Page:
Balmer Lawrie’s eight units may be sold off separately2 min read . Updated: 12 Jan 2021, 08:06 AM IST
- It will be the second PSU after BPCL under the oil ministry to be put on the block
State-run Balmer Lawrie & Co. Ltd’s eight businesses are likely to be sold off separately as part of the government’s disinvestment plan, said two people aware of the development.
SBI Capital Markets Ltd is advising the department of investment and public asset management (Dipam) in managing the sale of the 153-year-old firm. SBI Cap will shortly make a presentation to a committee headed by NITI Aayog CEO Amitabh Kant about the way ahead for the disinvestment.
Also Read | How plant meat is coming of age in India
Balmer Lawrie is a Miniratna under the ministry of petroleum and natural gas and is present in eight businesses —travel and vacations, industrial packaging, greases and lubricants, leather chemicals, logistics, logistics infrastructure, logistics services, and refinery and oil field services.
Queries emailed to the spokespeople for the ministries of finance and petroleum and natural gas, and Dipam on Sunday evening remained unanswered till press time. A SBI Cap spokesperson declined to comment.
Finance minister Nirmala Sitharaman on 17 May announced a new public sector enterprise policy that will create a recharged disinvestment playbook. While articulating the way ahead for public sector enterprises, Sitharaman said that a distinction will be drawn on the basis of the strategic importance of such entities. Central public sector enterprises (CPSEs) that are not deemed strategic will be either merged or privatized, depending on market conditions.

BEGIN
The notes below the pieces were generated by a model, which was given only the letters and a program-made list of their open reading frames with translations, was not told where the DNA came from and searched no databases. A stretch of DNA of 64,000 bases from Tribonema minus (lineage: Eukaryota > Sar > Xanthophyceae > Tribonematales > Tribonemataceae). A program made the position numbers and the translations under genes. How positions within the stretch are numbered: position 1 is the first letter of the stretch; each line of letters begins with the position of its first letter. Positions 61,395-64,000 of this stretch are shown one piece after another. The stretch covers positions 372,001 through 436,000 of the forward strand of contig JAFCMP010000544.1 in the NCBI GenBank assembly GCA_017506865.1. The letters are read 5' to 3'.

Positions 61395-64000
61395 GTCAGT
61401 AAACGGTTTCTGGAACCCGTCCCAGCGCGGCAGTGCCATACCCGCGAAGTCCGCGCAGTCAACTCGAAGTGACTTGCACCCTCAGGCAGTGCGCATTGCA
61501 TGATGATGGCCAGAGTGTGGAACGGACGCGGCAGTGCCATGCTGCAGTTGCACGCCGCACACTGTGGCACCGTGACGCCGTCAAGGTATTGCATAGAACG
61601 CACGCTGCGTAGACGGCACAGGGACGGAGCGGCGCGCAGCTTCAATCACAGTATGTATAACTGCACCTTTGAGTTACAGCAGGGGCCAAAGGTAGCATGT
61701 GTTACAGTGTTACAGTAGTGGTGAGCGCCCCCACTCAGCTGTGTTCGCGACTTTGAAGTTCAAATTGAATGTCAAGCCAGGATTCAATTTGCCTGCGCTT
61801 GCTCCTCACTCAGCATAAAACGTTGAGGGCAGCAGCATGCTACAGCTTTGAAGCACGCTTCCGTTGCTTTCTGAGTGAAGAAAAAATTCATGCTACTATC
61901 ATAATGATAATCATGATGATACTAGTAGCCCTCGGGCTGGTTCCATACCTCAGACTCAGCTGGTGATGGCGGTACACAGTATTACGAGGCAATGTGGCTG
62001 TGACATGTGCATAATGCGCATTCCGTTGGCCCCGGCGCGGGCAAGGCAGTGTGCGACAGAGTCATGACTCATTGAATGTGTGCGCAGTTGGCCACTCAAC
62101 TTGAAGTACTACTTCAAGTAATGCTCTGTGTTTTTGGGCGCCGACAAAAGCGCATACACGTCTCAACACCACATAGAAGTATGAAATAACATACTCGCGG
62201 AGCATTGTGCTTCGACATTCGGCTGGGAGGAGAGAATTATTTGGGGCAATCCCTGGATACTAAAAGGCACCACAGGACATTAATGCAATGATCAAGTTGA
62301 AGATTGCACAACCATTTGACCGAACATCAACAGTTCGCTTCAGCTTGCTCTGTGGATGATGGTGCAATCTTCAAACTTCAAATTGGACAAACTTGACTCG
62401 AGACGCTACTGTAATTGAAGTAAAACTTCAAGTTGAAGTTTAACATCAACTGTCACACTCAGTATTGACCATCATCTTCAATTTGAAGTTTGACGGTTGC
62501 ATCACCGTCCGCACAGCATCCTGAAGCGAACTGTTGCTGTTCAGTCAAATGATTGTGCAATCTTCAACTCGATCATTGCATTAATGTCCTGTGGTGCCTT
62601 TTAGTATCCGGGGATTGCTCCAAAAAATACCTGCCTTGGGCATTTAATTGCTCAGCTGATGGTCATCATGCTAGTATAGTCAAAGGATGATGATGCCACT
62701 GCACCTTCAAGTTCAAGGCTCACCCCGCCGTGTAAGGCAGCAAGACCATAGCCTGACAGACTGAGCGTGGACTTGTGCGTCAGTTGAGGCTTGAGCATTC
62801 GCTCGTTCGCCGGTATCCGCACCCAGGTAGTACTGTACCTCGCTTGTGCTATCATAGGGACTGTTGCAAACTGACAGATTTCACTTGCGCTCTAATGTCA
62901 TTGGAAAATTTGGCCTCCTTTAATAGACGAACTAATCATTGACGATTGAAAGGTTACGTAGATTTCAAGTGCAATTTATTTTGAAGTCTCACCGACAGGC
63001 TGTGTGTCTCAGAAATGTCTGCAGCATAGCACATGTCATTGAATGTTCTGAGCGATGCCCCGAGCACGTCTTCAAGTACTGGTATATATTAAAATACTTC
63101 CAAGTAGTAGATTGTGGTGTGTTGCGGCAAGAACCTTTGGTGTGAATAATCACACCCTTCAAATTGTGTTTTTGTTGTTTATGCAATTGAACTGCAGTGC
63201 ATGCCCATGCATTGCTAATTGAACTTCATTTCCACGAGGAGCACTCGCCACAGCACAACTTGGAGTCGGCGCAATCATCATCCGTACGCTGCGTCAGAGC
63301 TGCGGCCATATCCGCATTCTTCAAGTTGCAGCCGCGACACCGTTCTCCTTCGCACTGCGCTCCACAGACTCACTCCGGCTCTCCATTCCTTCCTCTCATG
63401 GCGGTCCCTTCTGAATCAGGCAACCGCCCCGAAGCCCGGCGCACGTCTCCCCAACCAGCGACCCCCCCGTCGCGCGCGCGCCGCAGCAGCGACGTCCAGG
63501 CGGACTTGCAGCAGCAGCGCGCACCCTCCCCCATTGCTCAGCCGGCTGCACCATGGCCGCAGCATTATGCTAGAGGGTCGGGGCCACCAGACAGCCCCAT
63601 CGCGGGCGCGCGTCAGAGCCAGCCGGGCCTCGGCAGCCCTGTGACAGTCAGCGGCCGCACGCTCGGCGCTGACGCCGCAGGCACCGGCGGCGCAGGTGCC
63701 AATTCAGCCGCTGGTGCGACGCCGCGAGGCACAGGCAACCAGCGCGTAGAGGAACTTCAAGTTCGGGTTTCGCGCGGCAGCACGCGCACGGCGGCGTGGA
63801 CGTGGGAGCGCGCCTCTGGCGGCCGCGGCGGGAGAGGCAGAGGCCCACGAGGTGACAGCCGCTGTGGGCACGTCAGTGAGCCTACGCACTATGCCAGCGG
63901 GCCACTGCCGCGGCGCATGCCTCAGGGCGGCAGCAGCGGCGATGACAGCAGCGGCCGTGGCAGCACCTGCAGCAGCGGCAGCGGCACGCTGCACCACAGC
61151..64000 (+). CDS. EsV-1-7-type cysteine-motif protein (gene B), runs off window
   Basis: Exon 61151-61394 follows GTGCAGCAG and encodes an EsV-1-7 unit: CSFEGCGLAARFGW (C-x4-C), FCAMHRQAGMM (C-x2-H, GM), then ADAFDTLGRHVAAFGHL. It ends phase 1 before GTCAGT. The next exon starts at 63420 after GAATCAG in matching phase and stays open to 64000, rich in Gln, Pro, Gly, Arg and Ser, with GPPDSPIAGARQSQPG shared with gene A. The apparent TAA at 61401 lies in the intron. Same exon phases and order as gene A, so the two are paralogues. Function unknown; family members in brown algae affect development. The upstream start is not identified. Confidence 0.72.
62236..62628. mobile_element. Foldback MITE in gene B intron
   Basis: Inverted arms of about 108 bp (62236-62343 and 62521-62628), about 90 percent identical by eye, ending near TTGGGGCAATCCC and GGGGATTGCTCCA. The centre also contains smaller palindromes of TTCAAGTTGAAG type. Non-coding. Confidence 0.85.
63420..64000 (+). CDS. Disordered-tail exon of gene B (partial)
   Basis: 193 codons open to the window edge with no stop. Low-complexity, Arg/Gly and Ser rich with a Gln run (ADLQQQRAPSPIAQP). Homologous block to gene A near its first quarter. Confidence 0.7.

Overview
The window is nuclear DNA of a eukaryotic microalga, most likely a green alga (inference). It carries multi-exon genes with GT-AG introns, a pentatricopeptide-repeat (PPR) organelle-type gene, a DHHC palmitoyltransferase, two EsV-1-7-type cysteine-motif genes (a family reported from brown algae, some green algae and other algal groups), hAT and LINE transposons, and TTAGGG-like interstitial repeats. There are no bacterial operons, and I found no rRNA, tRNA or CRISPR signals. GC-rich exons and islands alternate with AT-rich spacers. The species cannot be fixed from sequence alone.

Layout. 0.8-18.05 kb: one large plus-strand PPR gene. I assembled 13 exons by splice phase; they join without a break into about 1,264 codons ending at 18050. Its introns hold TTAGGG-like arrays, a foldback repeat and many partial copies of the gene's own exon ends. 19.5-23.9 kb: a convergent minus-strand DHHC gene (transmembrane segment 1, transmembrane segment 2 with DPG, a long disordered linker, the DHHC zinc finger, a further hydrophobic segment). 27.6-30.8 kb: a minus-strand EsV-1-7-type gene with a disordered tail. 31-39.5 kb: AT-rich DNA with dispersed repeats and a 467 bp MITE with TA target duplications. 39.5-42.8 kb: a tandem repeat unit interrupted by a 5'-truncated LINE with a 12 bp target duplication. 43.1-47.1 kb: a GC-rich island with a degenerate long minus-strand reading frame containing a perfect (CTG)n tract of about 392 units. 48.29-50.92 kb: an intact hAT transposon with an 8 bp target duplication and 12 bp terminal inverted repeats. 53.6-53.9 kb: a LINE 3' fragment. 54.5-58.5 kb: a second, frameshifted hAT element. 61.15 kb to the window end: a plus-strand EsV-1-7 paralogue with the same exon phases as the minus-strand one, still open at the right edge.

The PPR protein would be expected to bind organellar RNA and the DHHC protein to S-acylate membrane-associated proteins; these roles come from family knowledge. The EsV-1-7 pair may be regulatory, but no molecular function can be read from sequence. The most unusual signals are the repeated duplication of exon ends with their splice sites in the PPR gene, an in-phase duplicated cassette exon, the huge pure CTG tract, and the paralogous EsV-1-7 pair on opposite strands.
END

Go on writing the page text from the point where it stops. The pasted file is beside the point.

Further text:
“Given that Balmer Lawrie operates in disparate business areas that are unrelated, perhaps the best way forward may be to offload these eight strategic business units (SBUs) separately. SBI Cap will shortly make a presentation to a committee headed by NITI Aayog CEO Amitabh Kant about the way ahead for the Balmer Lawrie disinvestment," said the person cited above requesting anonymity.
Balmer Lawrie will be the second PSU after BPCL under the oil ministry to be put up for disinvestment. The government owns 59.67% of Balmer Lawrie, which employs 1,076 people.
The government has set a record ₹2.1 trillion divestment target that the finance ministry announced in the budget for 2020-21.
The government has so far raised around ₹12,225 crore through minority stake sales and the IPO of Mazagon Dock Shipbuilders Ltd. The government has also invited preliminary bids for a 26% strategic stake sale in BEML Ltd, which is engaged in manufacturing and supply of equipment for mining, construction, defence and rail projects.
The government has been missing its disinvestment targets as was the case in 2019-20 when the Centre missed the disinvestment target of ₹65,000 crore by ₹14,701 crore. This was on account of it deferring a number of offer for sale such as Coal India Ltd, Steel Authority of India Ltd, Power Finance Corp. Ltd and NMDC Ltd that were planned in the last financial year.
“Balmer Lawrie disinvestment exercise is going on. The consultant is working on that," said a top government official cited above who also did not want to be named.
A transaction adviser is yet to be appointed for the disinvestment.
Balmer Lawrie recorded a revenue of ₹1,612 crore during the financial year 2019-20 as compared to ₹1,854 crore registered in the financial year 2018-19. Its profit before tax fell to ₹232 crore in 2019-20 from ₹280 crore in the previous financial year.
The Economic Survey for 2019-20 said post-privatization, CPSEs performed better. It argued that privatization results in higher profitability, efficiency, competitiveness and professionalism.